Commentary by Derek Bateman
I imagine the Leader sweeping into the room, mouth in a tight smile, eyes glinting within intent. She is flanked by officials, carefully fanning out abreast and a step or two behind. ‘M. Barnier. I am here to present the case for leaving the EU on behalf of Britain.’
‘On behalf of Britain, perhaps, Prime Minister. But not surely the case on behalf of the United Kingdom. The people of Northern Ireland voted to remain and have since endorsed that position by returning a majority of pro-EU politicians in the Stormont elections. The people of Scotland also voted to remain and now their government is awaiting your reply to their request for an independence vote in order to assume your place in the European Union. You represent the case of the English people only…and of course the Welsh.’
‘Nevertheless, I speak for my country. I will not tolerate any divide and rule tactics.’
‘But surely division is exactly what your policy amounts to…dividing Europe. And the legacy of history demands that you also address the interests of the Irish people whose peace and prosperity have been anchored by the EU treaties. I must warn you that all of us on this side have very much the interests of all those wishing to retain European citizenship at heart and in mind.’
If Nicola Sturgeon does announce a referendum plan (without date) before the end of March, the unity of the British government position on Brexit will be further undermined. Division within Theresa May’s ‘own country’ vocalised into outright doubt about her strategy, will be a seriously debilitating handicap in the EU talks.
Such a huge undertaking, while inevitably splitting opinion, really needs some mutual accommodation before a united front can confidently be presented. It would be the same if the EU negotiators arrived at the table with a handful of dissenting countries proclaiming their resistance to the EU’s terms. The British problem is that there is no healing, no resolution among the constituent parts of the kingdom. Nicola Sturgeon’s acceptance of the British vote is (was) dependent on a separate arrangement for Scotland which is not forthcoming. Now we find that the lifeline from political and economic blight still afflicting parts of Northern Ireland that European membership represents is a powerful magnet for voters. The relative decline of Unionism in the North is a stinging reminder to a British nationalist Prime Minister that her country is far from united.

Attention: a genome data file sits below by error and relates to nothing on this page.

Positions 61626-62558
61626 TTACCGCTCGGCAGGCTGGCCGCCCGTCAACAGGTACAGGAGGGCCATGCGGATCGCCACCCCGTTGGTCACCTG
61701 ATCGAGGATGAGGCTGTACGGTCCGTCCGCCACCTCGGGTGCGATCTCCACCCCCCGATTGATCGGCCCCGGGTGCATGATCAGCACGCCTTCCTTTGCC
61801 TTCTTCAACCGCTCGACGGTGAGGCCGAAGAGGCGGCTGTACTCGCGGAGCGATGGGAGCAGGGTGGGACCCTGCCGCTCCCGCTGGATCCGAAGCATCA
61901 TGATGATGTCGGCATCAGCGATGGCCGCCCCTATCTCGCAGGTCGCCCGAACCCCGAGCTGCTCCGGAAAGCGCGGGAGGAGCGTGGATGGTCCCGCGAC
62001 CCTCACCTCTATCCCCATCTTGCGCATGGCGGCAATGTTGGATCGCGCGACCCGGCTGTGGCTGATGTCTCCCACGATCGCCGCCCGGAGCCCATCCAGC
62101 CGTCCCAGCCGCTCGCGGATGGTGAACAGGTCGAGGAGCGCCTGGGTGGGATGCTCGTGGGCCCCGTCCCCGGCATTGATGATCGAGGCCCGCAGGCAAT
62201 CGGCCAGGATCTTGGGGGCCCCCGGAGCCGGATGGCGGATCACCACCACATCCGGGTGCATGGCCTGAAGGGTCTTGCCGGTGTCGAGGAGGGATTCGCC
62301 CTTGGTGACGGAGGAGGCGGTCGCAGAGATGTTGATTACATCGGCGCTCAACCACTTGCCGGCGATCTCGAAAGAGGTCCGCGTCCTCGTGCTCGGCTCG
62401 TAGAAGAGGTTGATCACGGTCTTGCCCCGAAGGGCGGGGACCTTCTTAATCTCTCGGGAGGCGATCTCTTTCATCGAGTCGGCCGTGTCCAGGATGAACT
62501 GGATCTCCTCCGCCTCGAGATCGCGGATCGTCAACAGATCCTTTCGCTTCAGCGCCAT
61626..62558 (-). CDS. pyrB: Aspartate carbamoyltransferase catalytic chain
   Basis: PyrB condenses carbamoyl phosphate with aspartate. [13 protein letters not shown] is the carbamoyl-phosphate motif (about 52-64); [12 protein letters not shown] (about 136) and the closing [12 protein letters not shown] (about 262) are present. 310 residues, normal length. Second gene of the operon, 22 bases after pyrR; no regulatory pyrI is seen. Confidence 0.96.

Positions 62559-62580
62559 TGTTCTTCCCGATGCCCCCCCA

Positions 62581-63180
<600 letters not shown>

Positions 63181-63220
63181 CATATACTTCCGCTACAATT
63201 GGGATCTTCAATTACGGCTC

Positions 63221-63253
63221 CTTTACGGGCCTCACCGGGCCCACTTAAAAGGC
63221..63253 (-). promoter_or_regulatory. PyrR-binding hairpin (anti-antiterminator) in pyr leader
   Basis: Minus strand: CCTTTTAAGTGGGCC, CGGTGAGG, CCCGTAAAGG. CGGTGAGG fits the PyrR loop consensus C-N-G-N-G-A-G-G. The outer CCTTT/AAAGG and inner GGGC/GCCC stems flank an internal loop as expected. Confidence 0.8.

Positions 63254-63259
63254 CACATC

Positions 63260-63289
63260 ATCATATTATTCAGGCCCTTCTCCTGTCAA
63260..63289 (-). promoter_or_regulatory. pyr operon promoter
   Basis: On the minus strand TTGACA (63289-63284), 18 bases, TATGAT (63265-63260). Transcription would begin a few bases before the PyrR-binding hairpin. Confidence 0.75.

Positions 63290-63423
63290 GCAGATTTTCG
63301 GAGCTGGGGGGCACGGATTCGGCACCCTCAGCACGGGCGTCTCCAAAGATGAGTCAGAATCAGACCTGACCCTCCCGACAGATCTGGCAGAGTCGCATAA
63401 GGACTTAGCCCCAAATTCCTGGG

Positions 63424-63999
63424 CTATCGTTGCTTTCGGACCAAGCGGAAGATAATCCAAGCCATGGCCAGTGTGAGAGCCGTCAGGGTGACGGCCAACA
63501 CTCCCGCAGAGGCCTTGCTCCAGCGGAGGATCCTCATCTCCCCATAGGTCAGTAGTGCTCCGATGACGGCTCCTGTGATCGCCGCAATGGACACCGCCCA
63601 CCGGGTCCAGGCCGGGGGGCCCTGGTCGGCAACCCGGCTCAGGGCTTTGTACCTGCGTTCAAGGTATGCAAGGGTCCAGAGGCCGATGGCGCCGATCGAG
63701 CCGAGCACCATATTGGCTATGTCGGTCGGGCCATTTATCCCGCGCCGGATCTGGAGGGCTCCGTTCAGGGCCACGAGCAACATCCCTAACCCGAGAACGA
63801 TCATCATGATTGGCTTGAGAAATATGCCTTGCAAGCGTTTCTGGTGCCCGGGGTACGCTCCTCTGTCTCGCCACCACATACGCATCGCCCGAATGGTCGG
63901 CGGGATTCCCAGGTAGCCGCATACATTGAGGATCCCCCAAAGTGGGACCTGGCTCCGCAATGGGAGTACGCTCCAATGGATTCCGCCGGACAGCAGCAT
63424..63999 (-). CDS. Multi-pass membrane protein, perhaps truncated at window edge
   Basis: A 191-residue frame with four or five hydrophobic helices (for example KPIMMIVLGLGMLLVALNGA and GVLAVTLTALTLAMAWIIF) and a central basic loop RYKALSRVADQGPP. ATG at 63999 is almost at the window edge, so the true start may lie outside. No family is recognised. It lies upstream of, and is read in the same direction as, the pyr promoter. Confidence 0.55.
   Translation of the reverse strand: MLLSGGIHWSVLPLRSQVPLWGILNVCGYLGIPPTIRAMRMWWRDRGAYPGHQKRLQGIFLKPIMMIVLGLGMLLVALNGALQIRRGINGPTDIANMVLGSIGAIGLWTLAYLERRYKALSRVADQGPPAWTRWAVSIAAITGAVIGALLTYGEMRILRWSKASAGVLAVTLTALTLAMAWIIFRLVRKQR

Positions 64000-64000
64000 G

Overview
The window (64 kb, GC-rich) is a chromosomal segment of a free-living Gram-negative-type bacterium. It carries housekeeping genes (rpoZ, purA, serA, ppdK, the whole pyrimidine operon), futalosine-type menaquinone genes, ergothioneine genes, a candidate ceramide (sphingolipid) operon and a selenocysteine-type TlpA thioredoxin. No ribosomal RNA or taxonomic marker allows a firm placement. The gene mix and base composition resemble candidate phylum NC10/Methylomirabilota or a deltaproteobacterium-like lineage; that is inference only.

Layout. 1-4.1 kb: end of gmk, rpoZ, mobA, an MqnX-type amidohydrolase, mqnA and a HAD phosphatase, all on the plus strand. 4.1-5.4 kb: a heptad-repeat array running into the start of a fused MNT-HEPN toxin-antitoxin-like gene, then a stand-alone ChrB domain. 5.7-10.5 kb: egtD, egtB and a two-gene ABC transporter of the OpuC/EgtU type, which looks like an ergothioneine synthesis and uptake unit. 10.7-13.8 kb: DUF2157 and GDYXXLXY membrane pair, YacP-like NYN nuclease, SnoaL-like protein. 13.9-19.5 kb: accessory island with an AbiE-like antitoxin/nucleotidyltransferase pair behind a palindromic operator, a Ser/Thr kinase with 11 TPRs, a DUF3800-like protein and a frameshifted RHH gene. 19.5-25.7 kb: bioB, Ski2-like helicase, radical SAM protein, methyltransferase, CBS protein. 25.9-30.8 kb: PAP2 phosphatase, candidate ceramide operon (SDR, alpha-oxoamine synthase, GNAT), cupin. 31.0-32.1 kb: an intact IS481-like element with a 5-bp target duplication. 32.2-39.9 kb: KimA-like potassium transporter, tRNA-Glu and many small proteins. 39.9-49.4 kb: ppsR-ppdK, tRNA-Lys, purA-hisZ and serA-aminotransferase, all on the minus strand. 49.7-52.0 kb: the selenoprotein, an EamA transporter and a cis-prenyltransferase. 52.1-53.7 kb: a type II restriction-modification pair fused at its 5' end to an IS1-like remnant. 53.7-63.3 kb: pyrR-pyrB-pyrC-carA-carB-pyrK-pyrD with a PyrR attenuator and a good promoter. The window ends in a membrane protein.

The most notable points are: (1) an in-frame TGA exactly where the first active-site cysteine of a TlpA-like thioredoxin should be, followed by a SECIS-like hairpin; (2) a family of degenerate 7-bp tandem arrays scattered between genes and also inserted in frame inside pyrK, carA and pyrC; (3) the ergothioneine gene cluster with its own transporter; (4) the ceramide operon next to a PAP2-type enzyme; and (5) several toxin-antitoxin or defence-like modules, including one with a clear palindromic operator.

This hands leverage to the Brussels deal-makers who can ask at every stage how arrangements will go down in the unsettled parts of the country in the knowledge that most of it will be rejected. It allows too for mischief-making. How does the May team respond if, out of the blue, Brussels suggests a bespoke deal for Ulster and Scotland?
Worse, the British team will know they don’t speak for the whole country and their efforts are likely to be dogged by protest and demonstration at home.
The Chancellor’s diversion of funds away from public services into a Brexit fund is the clearest sign that sabre rattling has already caused wobbles at Westminster. The very public demands for reparations of up to £60bn as the cost of leaving – and quite possibly the price of any progress in the talks at all – has forced the government to concede the point without the talks even starting or Article 50 being triggered. (Remember how £350m would go to the NHS each week?)
There will be no hiding the decisions made as the talks proceed – the 27 will see to that – and the full reality of Brexit will be slowly revealed to the British public. Across the North of England, heartland of Leave voters, opinion has already moved, in some cases dramatically with some polls finding 60 per cent of Leavers now reverting to 60 per cent Remainers.
The scandals of EU nationals being forced to leave and the impact on public services will gather pace at the same time as shop prices, including food, rise noticeably. A fall in net migration is likely but at a cost of lost business and higher prices. Meanwhile the racists will realise that immigration from the rest of the world, notably the Commonwealth, continues.
If May’s intransigence and arrogance thus far are carried over into the negotiations, they could go very badly indeed. Needling the Commission with threats ignores the sheer scope for retaliation that could be forthcoming. Noises off in Brussels could include clear indications that a seamless establishment of Scotland as successor nation was under active consideration. Even – imagine – a joint Scotland-Ulster membership which recognises both in a curtailed Union and removes the need for a border with the Republic.
Instead of Global Britain, we might soon see Little Britain, shorn of all that makes it united, and the decline of the UK as a European nation.